Old Saint Basil's Cathedral in MoscowJohnson's Russia List title and scenes of Saint Petersburg
Excerpts from the JRL E-Mail Community :: Founded and Edited by David Johnson

Russian clinic in Kabul opens to jeers not cheers
By Michael Steen

KABUL, Dec 2 (Reuters) - Russia opened a high-tech field hospital in downtown Kabul on Sunday, but a crowd of Afghans standing behind Russian guards armed with Kalashnikov assault rifles remained deeply sceptical about their intentions.

Since they arrived under cover of darkness last Monday, the 100 uniformed officials from Russia's Emergencies Ministry, which is not part of the military, have provoked concern and intrigue among hundreds of Afghans flocking to watch them.

The Soviet Union's 1979-1989 occupation of Afghanistan has left more than bad memories and old gravestones -- if you are one of the 10 Afghans a day who is killed or maimed by a landmine, the chances are it was laid by a Russian sapper.

"I think we'll be here for a long time," said Irena Nazarova, the head doctor. "This hospital will help the local population since there are not enough medical experts here."

She said her staff of crack medics would treat whomever needed their help and, with Muslim sensitivities in mind, the hospital would have separate entrances for men and women.

But among the crowd outside the walled compound, Rayur Kostani, a 38-year-old doctor from the nearby Chaharsad Bestar (Four Hundred Beds) hospital was not happy.

"The Russians came here some years ago and killed a lot of people, I don't like them," he said. "I am a doctor and I can say we don't need these people."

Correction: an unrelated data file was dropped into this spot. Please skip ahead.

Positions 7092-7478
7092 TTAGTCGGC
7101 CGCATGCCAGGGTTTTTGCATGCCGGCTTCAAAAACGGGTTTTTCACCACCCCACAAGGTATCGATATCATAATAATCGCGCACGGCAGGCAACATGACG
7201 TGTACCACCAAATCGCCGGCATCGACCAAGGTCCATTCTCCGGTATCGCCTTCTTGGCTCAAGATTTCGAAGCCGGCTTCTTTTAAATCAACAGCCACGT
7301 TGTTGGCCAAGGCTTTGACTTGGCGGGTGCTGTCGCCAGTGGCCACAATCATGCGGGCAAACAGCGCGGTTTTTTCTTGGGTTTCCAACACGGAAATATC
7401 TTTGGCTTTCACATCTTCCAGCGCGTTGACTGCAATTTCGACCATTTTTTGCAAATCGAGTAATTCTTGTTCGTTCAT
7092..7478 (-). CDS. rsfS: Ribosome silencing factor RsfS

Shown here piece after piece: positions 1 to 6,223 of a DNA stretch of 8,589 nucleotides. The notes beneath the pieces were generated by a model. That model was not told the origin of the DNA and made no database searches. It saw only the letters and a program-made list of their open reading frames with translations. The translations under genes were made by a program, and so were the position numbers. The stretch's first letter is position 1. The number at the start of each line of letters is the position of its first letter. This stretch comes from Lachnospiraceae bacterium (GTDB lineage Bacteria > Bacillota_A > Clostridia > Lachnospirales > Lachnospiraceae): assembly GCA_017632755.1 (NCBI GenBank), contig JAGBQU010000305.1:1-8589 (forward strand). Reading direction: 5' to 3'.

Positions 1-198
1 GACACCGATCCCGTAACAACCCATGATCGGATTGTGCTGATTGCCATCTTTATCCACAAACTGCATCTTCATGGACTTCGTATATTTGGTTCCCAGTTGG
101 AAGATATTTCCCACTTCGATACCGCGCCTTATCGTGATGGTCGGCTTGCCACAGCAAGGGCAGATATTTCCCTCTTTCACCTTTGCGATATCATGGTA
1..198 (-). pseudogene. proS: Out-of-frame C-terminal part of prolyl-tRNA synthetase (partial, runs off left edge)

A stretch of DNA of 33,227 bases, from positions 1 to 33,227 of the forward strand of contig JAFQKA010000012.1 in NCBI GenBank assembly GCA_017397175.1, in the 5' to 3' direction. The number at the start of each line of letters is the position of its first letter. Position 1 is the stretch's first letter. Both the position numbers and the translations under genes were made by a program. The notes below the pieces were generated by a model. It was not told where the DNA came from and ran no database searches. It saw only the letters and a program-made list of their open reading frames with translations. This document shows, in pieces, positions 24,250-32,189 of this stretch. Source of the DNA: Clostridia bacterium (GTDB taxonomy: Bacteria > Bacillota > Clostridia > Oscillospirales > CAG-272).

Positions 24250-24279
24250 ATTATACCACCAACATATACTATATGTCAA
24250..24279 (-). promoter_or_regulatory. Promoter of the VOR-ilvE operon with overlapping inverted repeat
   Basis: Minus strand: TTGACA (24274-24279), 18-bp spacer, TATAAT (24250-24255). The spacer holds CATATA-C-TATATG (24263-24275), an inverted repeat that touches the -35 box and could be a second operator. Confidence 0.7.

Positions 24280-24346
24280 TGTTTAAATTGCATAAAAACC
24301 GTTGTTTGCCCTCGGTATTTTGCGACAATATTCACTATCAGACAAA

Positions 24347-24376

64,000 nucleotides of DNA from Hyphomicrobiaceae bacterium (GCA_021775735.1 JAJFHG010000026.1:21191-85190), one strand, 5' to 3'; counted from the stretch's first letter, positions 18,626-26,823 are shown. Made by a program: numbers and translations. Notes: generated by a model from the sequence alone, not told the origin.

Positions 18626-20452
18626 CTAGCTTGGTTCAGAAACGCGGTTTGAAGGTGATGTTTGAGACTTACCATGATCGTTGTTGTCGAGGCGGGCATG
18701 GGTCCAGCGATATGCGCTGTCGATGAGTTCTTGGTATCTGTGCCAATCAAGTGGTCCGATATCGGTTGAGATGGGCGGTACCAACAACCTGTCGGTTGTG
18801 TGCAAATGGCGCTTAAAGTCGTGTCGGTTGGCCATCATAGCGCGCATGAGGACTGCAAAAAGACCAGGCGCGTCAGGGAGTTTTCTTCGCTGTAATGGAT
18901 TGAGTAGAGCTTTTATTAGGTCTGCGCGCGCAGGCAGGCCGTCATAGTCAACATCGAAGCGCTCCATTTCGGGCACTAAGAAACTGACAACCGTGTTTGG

Another man, who did not give his name, said: "They have come before, but they were defeated. If they do anything bad we will fight them again."

Although some of the same Mujahideen fighters who helped rout the Red Army later became the anti-Taliban Northern Alliance and relied on Russia for arms supplies, many civilian Afghans have never learnt to love Moscow.


The Russian clinic, which adjoins a temporary embassy and will also distribute humanitarian aid, is not only near Kostani's hospital. It is barely 100 metres (yards) from a brand new brick hospital built with Italian backing.

Russian medics showed a group of officials from the Northern Alliance, which marched into Kabul on November 13 after the Taliban fled, the well-equipped hospital which is laid out in a series of inflatable tents.

But asked if it was really so desperately needed in a city with working hospitals, the Russians declined to comment.

"That's not a question for me," said Nazarova, who has treated the wounded from Chechen wars and Russian and Turkish earthquakes. "My task is just to organise medical care."

Deputy Emergencies Minister Valery Vostrotin, a veteran of the Soviet Afghan war who was decorated with the Hero of the Soviet Union medal, said his team was merely trying to give Afghanistan "concrete and real help."

"The people of Afghanistan needed help, so why should we wait?" said Russia's special envoy to Afghanistan, Alexander Oblov, who added that Moscow's embassy would be officially opened as soon as possible.

Russia's high-profile armed presence in Kabul contrasts sharply with U.S. and British special forces who have mostly hidden inside Bagram airport to the north, or, when in Kabul, at least tried to pass themselves off as macho journalists.

It is also reminiscent of Russia's swift move into the capital of Kosovo, Pristina, in 1999, after a U.S. bombing campaign prompted Serbian forces to leave the city -- a move which initially alarmed Washington.

But behind the line of armed guards, who say they are there solely for the clinic's security, some Afghans were not taking matters too seriously.

"It's interesting to watch them," said Samargo, a 45-year- old Red Cross worker. "I've been watching them for three hours already."

Back to the Top    Next Article